Award-Winning Singer/Songwriter, Actress & Entrepreneur

Kandi Burruss

When Kandi Burruss was a teenager, her no-nonsense single mom gave her an important piece of advice that would shape Kandi’s approach to her career. “My mom said, ‘Don’t put all your eggs in one basket,’” the Atlanta-born and bred singer, songwriter, entrepreneur, and TV personality says today. At the time, Burruss’ all-female R&B group Xscape, which she co-founded at age 14, had a platinum-selling debut album under its belt, but “my mom always felt like the group was going to fall apart,” Burruss says with a chuckle, “so she encouraged me to diversify.”

Burruss took her mother’s advice seriously. Though she is well-known in the entertainment industry —  she has starred in 10 seasons of Bravo’s cultural juggernaut The Real Housewives of Atlanta and is music royalty thanks to a nearly three-decade career as a Grammy-winning singer, songwriter, and producer — Burruss is also a formidable force in business. She is a mogul who has displayed a keen instinct for launching profitable endeavors that embody her core values of family and female empowerment. Currently, Burruss’ portfolio includes multimedia agency Kandi Koated Entertainment, adult toy and lifestyle brand Bedroom Kandi, cosmetics brand Kandi Koated Beauty, southern eateries Old Lady Gang, unisex children’s lifestyle brand Raising Ace, and luxury women’s apparel boutiques TAGS. Burruss, a social media influencer with six million Instagram followers, also appeared on the second season of CBS’ Celebrity Big Brother.

“Music is up and down,” says Burruss, who is the first woman to win ASCAP’s Rhythm & Soul Music Award for Songwriter of the Year and who has written hit songs for Ariana Grande, Ed Sheeran, Pink, Whitney Houston, Destiny’s Child, ‘N Sync, Mariah Carey, Usher, Alicia Keys, Boys II Men, and TLC, including the latter’s Grammy-winning smash “No Scrubs.” “One minute you’re hot, one minute you’re not. You might have a good run of songs, but then you may not be popping them off so quick. I wanted another source of income. So many people get into music, do well, then they go broke. I was trying to figure out how not to be one of those people.”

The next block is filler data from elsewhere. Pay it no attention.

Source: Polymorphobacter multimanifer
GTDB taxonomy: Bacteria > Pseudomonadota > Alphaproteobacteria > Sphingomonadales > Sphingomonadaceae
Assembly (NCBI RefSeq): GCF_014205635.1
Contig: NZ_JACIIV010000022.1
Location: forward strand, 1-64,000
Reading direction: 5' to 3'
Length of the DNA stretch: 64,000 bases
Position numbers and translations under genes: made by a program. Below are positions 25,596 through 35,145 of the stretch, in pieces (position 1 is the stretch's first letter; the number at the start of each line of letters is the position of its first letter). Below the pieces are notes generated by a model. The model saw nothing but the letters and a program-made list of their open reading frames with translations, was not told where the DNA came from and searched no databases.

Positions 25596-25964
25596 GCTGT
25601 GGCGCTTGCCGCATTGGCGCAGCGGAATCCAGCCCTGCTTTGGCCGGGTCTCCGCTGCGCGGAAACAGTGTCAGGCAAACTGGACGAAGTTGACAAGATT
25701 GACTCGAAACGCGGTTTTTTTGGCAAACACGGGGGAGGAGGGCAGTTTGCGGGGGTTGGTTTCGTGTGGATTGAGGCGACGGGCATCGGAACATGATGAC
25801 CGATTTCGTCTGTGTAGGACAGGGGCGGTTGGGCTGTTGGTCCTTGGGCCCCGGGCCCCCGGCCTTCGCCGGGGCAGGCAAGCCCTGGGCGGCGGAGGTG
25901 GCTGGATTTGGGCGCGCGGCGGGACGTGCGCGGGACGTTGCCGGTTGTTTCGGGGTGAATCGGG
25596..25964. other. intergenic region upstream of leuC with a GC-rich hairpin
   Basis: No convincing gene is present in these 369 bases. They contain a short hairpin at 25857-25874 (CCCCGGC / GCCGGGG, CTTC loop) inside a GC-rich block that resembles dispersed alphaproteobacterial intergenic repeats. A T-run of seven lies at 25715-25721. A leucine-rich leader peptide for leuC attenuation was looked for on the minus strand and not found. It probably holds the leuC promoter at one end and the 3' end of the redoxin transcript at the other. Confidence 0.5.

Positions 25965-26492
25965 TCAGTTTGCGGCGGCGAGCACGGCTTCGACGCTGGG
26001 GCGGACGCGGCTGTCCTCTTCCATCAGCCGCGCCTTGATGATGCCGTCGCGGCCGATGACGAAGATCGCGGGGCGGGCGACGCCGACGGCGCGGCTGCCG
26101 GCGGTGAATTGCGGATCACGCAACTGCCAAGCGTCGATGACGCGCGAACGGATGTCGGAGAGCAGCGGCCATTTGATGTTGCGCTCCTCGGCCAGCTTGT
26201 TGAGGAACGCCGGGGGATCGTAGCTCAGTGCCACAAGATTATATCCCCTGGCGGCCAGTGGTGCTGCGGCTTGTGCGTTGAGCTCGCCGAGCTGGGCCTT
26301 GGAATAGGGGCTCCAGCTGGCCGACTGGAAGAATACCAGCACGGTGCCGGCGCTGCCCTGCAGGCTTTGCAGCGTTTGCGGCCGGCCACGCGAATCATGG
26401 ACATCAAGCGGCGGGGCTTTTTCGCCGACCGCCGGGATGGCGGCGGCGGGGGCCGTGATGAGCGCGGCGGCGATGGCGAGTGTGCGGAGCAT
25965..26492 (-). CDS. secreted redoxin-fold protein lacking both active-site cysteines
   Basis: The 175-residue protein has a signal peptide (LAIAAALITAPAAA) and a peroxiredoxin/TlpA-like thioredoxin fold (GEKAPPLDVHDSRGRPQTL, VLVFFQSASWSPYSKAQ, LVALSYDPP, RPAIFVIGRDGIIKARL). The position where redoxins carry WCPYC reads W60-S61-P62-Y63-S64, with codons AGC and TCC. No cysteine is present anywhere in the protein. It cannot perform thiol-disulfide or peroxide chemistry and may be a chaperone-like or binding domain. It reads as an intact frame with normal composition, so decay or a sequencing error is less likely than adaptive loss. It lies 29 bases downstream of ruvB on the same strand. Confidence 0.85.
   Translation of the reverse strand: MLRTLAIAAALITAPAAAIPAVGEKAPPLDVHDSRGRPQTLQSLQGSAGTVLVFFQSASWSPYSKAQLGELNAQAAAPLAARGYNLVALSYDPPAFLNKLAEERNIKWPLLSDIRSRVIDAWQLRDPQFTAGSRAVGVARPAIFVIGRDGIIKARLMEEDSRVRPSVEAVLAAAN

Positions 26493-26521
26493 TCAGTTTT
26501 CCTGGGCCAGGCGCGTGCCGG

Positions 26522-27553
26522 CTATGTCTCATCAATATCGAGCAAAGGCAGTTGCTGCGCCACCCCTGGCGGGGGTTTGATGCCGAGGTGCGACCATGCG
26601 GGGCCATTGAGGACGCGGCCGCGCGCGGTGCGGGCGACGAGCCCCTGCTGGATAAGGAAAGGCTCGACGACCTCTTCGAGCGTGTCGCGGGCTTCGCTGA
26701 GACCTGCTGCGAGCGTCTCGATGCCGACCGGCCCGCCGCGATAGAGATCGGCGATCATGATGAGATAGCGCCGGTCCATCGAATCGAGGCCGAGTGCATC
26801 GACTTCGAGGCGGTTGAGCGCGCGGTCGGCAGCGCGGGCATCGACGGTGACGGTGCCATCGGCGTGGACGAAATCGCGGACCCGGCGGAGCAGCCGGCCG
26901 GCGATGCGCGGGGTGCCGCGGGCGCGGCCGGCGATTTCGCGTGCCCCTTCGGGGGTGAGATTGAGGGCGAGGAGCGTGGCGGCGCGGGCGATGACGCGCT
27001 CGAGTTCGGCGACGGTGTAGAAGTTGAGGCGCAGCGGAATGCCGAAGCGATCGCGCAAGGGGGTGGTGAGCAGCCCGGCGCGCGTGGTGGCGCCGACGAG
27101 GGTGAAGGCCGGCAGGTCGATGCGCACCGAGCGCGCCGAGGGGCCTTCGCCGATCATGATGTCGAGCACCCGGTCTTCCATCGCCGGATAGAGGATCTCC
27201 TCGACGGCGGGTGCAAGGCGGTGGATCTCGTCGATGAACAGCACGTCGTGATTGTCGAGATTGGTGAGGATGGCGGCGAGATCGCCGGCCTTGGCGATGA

You could say that Burruss’ financial course was charted when the success of Xscape, who got their first record deal when Burruss was 16, enabled her to purchase her first home in 1995 at the age of 19. (“LL Cool J told me back then: ‘Always have at least one house and one car that you own, so you always have a place to live and a way to get around,’” she recalls.) That same year, Burruss attended the Soul Train Music Awards and watched Queen Latifah accept the Sammy Davis Jr. Award for Entertainer of the Year. “When she won, Latifah was a music artist, an actress, and had a successful management company,” Burruss says. “I turned to [Xscape bandmate] Tiny and said, ‘I’m going to get that award one day.’ Queen Latifah inspired me to believe I was going to conquer the world, just like she did. It got me thinking about what else I could do. Right after that, I started managing my high-school friend Richard Wingo’s group Jagged Edge and helped them get their record deal.”